FOR IMMEDIATE RELEASE June 1, 2023
WHITEHORSE – As the 2022-2023 school year draws to a close, many educators as well as parents are looking ahead to August and the logistics of starting the 2023-2024 school year.
Last August, students, parents, and administrators faced a rocky start to the school year. A shortage of teachers in the classroom left principals scrambling to recruit staff members. School administrators then had to come up with patchwork solutions including staff taking on positions outside of their specialty. This was exacerbated by a severe shortage of substitute teachers.
With a competitive market for educators, the Yukon Party Official Opposition is suggesting a more aggressive approach to recruit teachers to not only Whitehorse but also rural Yukon.
- Increasing the number of recruiters;
- Spending the necessary dollars on a targeted recruitment campaign that sells the Yukon as a great place to teach, especially for those fresh out of university;
- Attending job fairs across Canada;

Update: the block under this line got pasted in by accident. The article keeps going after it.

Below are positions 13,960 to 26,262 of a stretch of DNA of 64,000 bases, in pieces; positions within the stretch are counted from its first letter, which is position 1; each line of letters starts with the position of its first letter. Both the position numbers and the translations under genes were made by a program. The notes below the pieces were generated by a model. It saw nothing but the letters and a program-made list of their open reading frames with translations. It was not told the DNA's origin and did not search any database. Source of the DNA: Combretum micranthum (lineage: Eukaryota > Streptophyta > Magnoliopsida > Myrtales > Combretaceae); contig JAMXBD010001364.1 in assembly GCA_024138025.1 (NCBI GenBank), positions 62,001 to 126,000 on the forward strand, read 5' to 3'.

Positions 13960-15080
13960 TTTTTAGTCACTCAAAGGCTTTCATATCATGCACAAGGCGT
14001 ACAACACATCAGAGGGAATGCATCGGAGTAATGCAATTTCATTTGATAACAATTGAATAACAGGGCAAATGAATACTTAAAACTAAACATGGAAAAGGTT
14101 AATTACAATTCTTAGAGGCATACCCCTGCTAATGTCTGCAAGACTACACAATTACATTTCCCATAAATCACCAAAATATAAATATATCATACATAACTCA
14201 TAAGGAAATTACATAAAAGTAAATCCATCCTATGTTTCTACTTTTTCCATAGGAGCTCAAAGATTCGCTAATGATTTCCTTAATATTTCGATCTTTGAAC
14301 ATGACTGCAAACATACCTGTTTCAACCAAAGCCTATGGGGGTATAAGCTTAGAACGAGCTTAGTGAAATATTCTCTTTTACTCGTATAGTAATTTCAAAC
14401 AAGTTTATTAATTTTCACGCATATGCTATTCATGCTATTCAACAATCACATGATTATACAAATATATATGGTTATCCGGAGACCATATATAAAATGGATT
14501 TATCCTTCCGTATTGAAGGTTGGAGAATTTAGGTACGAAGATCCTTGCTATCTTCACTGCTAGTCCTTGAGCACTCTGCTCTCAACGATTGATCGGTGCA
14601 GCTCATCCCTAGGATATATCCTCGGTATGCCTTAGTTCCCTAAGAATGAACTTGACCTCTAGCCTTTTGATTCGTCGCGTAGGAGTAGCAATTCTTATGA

- Creating an easy-to-access recruitment website;
- Providing extra incentives to recruit teachers to the Yukon, especially rural Yukon; and
- Filling all open positions by the end of July so educators have time to relocate and prepare for the year.
The 2023 Confidence and Supply Agreement (CASA) says, ‘To improve the Yukon’s education system, the government will allocate an additional $1 million in each of the next three budgets to enhance recruitment and retention of new rural education professionals across the Yukon.’
Given the CASA commitment and our suggestions, the Yukon Party is wondering how the Liberal government is spending that extra million dollars.
As for the education system itself, the Yukon Party is asking the Liberal government to clarify how many positions need to be filled by August. How many new teachers are needed in Whitehorse, and in rural Yukon? Is there a clear process for properly placing Educational Assistants and Learning Assistance Teachers with the appropriate students?
“Students, parents, and school staff deserve a smooth start to the new school year,” said Education Critic Scott Kent. “We hope the Minister of Education learned from last year to ensure that smooth start. We also call on the Minister to communicate with school administration, as well as School Boards and Councils about any potential difficulties that may arise heading into the new year.”